The Russian Olympic Ban

The global governing body for track and field announced Russian athletes could not compete in Rio this summer.

Phil Noble / Reuters

Updated on June 17 at 11:52 a.m.

Russian athletes will be missing from the track-and-field competitions at the Rio Olympics this summer.

The International Association of Athletics Federations (IAAF), the governing body for track and field, announced Friday that Russia had not done enough to fix its athletic system, which has been tarnished by a widespread doping scandal. Russian athletes have been banned from international competition for the last seven months following a damning report by the World Anti-Doping Agency.

While Russian Sports Minister Vitaly Mutko has said he was “very sorry” about the scandal, he never admitted the cheating was state-sponsored, as the WADA investigation had concluded. As The New York Times reports:

Since then, however, Russian officials have striven to persuade global decision-makers that they can be trusted in Olympic competition, volunteering to go beyond standard eligibility requirements and to send only athletes who have not been disciplined for drug use.

To allow athletes without a history of drug violations to compete – as the I.O.C. may discuss on Tuesday – could prove controversial. The sophistication of Russia’s operation, whistle-blowers have alleged, has made athletes on steroids appear to be clean, be it through surreptitiously swapping out incriminating urine samples or imbibing drugs with liquor to minimize the period during which they can be detected.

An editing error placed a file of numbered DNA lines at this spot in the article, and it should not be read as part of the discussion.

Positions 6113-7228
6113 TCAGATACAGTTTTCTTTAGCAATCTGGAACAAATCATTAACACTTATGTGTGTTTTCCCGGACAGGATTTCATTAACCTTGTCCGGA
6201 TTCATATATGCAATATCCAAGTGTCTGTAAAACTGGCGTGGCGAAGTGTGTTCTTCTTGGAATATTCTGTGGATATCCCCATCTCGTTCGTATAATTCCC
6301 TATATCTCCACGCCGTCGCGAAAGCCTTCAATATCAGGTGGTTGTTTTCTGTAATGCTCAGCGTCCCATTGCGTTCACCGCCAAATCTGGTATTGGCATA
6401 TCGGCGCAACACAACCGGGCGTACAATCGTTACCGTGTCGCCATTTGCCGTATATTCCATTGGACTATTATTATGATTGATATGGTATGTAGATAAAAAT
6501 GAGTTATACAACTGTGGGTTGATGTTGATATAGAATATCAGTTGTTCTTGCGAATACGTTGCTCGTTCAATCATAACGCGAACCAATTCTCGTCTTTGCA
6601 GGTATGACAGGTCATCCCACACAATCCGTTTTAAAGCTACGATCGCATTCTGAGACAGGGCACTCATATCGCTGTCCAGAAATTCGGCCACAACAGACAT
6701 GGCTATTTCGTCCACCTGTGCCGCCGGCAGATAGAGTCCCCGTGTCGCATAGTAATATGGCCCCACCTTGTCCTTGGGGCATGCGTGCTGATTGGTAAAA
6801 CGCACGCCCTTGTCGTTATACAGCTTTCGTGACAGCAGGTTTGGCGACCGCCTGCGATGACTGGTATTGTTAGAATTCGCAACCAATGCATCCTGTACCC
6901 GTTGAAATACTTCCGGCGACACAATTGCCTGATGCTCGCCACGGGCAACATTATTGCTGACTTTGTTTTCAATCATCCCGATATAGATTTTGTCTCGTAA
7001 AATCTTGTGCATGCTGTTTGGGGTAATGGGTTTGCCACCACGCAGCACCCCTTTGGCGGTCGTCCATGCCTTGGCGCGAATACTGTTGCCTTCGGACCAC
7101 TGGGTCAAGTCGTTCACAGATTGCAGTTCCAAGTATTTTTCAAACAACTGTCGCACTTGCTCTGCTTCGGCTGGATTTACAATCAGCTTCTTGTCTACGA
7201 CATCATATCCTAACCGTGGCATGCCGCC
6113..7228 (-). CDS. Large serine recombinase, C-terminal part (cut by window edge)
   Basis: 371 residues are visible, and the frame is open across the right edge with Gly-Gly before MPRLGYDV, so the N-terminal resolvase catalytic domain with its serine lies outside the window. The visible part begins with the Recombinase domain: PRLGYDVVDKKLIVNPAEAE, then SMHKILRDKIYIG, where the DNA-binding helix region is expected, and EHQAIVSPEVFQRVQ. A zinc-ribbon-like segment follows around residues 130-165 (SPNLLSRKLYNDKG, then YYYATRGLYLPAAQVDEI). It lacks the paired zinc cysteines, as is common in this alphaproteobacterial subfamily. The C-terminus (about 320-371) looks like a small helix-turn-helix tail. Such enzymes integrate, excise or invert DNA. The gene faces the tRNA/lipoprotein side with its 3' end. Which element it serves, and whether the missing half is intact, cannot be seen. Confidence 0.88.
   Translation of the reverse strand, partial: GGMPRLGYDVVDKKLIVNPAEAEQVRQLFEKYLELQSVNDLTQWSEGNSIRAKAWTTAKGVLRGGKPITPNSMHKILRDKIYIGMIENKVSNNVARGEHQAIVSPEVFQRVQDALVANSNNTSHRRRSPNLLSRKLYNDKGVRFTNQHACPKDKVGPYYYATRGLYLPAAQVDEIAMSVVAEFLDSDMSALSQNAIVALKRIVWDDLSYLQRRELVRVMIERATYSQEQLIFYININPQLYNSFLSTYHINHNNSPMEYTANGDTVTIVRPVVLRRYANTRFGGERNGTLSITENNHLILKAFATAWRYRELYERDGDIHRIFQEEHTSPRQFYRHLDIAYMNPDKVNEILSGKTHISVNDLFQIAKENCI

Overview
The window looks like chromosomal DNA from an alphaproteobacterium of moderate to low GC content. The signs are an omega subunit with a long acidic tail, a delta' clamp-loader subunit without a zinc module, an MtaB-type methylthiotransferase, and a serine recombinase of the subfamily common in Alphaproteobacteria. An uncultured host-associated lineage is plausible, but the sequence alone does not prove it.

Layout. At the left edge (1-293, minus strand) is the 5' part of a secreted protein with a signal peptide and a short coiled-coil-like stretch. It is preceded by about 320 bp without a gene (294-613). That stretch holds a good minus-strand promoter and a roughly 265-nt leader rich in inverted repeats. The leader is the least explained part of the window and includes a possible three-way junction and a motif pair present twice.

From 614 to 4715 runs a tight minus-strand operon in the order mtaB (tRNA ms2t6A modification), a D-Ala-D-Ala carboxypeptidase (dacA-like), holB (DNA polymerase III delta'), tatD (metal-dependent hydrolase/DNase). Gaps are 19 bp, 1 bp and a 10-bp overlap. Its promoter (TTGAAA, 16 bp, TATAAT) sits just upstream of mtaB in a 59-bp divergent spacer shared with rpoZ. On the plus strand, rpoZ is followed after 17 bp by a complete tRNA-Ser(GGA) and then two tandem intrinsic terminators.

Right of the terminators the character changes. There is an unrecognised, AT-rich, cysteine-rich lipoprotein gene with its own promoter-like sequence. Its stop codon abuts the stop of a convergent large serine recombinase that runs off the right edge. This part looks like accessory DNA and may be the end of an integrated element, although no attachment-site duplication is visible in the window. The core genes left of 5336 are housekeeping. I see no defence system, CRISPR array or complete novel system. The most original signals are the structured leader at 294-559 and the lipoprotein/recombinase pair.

This is a rare move by the international governing body. As the Times notes, whole teams are usually banned from competition because of politics—like the ban on South Africa from 1964 to 1988 because of apartheid—and not because of doping.

In response, the Russian Ministry of Sport said it was “extremely disappointed” by the decision, and said it would appeal the decision to the International Olympic Committee:

The IOC is scheduled to discuss the IAAF’s ban next Tuesday.